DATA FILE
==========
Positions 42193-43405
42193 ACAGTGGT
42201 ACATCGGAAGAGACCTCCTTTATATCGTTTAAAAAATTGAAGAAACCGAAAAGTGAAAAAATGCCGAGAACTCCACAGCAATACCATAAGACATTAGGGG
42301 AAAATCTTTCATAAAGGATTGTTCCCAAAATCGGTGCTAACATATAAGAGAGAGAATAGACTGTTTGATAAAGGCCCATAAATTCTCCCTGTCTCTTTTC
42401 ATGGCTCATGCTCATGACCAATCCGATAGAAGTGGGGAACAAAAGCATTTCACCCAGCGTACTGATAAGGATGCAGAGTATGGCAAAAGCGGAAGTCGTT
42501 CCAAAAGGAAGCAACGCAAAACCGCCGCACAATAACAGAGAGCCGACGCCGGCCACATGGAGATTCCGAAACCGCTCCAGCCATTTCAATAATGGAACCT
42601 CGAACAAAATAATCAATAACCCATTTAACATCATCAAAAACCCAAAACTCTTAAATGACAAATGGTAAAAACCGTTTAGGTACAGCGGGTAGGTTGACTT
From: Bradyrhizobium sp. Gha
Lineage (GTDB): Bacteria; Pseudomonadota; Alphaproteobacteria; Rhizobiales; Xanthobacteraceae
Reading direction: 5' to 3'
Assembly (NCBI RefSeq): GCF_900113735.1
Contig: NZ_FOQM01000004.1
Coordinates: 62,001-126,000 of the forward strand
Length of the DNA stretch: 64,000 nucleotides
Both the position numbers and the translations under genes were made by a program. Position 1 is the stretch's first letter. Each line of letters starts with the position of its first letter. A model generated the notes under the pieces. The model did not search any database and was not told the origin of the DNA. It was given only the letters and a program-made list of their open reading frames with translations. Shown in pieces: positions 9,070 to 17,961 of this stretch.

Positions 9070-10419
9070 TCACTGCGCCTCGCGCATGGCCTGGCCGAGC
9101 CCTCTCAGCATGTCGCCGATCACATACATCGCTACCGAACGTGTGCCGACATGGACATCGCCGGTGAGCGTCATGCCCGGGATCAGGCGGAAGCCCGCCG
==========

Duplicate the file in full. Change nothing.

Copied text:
Positions 42193-43405
42193 ACAGTGGT
42201 ACATCGGAAGAGACCTCCTTTATATCGTTTAAAAAATTGAAGAAACCGAAAAGTGAAAAAATGCCGAGAACTCCACAGCAATACCATAAGACATTAGGGG
42301 AAAATCTTTCATAAAGGATTGTTCCCAAAATCGGTGCTAACATATAAGAGAGAGAATAGACTGTTTGATAAAGGCCCATAAATTCTCCCTGTCTCTTTTC
42401 ATGGCTCATGCTCATGACCAATCCGATAGAAGTGGGGAACAAAAGCATTTCACCCAGCGTACTGATAAGGATGCAGAGTATGGCAAAAGCGGAAGTCGTT
42501 CCAAAAGGAAGCAACGCAAAACCGCCGCACAATAACAGAGAGCCGACGCCGGCCACATGGAGATTCCGAAACCGCTCCAGCCATTTCAATAATGGAACCT
42601 CGAACAAAATAATCAATAACCCATTTAACATCATCAAAAACCCAAAACTCTTAAATGACAAATGGTAAAAACCGTTTAGGTACAGCGGGTAGGTTGACTT
From: Bradyrhizobium sp. Gha
Lineage (GTDB): Bacteria; Pseudomonadota; Alphaproteobacteria; Rhizobiales; Xanthobacteraceae
Reading direction: 5' to 3'
Assembly (NCBI RefSeq): GCF_900113735.1
Contig: NZ_FOQM01000004.1
Coordinates: 62,001-126,000 of the forward strand
Length of the DNA stretch: 64,000 nucleotides
Both the position numbers and the translations under genes were made by a program. Position 1 is the stretch's first letter. Each line of letters starts with the position of its first letter. A model generated the notes under the pieces. The model did not search any database and was not told the origin of the DNA. It was given only the letters and a program-made list of their open reading frames with translations. Shown in pieces: positions 9,070 to 17,961 of this stretch.

Positions 9070-10419
9070 TCACTGCGCCTCGCGCATGGCCTGGCCGAGC
9101 CCTCTCAGCATGTCGCCGATCACATACATCGCTACCGAACGTGTGCCGACATGGACATCGCCGGTGAGCGTCATGCCCGGGATCAGGCGGAAGCCCGCCG